Oregon zoo’s tiger exhibit gets a makeover

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Oregon zoo’s tiger exhibit gets a makeover

Story Published: Jun 2, 2009 at 9:04 PM PDT
Story Updated: Jun 2, 2009 at 9:04 PM PDT

This is a press release courtesy of the Oregon Zoo

Peering around branches and peeking through dense foliage, Oregon Zoo visitors can now see Amur tigers in a whole new way.

With renovations to the tiger exhibit complete, the zoo is offering patrons a more naturalistic view of Mikhail and Nicole and the opportunity to immerse themselves in the habitat of tigers from Asia’s Amur region.

“The improvements aim to recreate the experience of finding a tiger in the wild,” said Brent Shelby, zoo exhibit and design manager. “Removing some of the harsher barriers and replacing them with natural materials lets visitors have a one-of-a-kind experience each time they come.”

Hard metal railings have been eliminated, making room for trees, large planters, shrubs and glass barriers. A new, staggered wall blends into the background and gives the visitor area a better view of the exhibit. The zoo has also added a canopy and several shaded spots to give visitors some relief from the elements.

The renovations have decreased the noise and distractions that accompany the area surrounding the tiger grotto. Noise from the zoo railway and surrounding exhibits will be dampened for both tigers and patrons.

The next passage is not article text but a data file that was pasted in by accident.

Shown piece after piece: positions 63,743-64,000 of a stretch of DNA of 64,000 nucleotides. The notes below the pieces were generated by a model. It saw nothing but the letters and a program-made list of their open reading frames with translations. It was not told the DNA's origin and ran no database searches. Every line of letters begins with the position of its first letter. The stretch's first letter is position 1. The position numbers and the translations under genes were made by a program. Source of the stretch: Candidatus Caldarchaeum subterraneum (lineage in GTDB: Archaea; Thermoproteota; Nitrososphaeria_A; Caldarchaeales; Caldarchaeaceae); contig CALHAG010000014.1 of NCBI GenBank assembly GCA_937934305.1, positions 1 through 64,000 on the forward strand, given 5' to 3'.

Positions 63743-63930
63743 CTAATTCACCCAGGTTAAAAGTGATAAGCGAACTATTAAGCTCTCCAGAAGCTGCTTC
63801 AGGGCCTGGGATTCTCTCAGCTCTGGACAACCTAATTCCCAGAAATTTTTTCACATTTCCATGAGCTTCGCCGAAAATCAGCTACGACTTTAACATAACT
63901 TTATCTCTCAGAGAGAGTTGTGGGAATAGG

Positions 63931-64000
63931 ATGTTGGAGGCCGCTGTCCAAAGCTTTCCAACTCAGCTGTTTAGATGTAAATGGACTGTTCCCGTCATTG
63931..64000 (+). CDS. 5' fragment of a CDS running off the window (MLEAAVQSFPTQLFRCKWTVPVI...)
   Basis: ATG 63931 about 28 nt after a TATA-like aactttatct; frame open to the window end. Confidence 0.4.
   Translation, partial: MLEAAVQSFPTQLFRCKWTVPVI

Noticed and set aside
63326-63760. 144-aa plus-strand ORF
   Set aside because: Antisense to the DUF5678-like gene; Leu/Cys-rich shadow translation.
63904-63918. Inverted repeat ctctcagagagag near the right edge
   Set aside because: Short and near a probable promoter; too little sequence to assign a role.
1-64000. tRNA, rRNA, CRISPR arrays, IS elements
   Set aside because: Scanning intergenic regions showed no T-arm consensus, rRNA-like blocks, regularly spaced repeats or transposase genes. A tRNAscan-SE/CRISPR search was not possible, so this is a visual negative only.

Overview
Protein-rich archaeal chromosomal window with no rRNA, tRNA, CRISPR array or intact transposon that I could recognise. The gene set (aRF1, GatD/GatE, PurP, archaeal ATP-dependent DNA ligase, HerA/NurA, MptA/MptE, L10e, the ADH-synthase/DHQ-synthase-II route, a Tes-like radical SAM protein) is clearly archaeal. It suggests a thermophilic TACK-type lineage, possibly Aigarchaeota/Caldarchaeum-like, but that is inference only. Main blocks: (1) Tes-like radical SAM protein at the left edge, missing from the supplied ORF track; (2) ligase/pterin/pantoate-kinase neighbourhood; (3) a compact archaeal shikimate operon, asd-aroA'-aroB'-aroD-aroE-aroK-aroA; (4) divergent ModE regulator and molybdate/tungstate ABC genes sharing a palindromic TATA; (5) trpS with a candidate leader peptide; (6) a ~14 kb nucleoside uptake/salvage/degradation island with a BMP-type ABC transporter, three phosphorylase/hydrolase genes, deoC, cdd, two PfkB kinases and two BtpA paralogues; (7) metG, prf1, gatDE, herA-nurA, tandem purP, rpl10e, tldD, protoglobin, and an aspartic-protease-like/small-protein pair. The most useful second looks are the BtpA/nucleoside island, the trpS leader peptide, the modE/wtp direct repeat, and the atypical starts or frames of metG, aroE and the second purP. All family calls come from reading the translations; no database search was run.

“The overall experience is more enjoyable for everyone,” Shelby said. “Visitors can linger longer in comfort at the exhibit and the tigers have a better atmosphere as they look out of their habitat.”

The new glass barriers let visitors stand even closer to the tigers and allow for unobstructed views of Mikhail and Nicole. Niches give small children and handicapped visitors full views of the exhibit. Since the glass works both ways, the tigers have the opportunity to look back at visitors too, creating a unique experience.

New educational tools and discovery centers have been placed to provide additional teaching opportunities for all guests. With the installation of glass, there will also be no need for parents and adults to lift children in the air to see the tigers.

“The completed renovations have the same feel as the Amur leopard exhibit and will help complete the journey through the Amur region,” Shelby said.

To see video of the newly remodeled tiger exhibit, visit www.oregonzoo.org/VideoArchive/remodeled_tiger_viewing_area.htm

Amur tigers are the largest of the nine tiger subspecies. Typically, Amur tigers are two to four inches taller than Bengal tigers and usually weigh around 700 pounds. Amur tigers are also distinguished by their mane of fur around the neck and some of the head, which is much more developed than other tigers as an adaptation against the cold. Listed as critically endangered, only 400 to 500 tigers are left in the Amur region of Russia.

Mikhail and Nicole arrived Sept. 12, 2000, from the John Ball Zoological Garden in Grand Rapids, Mich. The pair are siblings and came to the zoo when they were 2 years old. The move was a recommendation of the Siberian Tiger Species Survival Plan, a cooperative population management and conservation program for selected species at North American zoos and aquariums. SSPs are administered by the Association of Zoos and Aquariums, of which the Oregon Zoo is an accredited member



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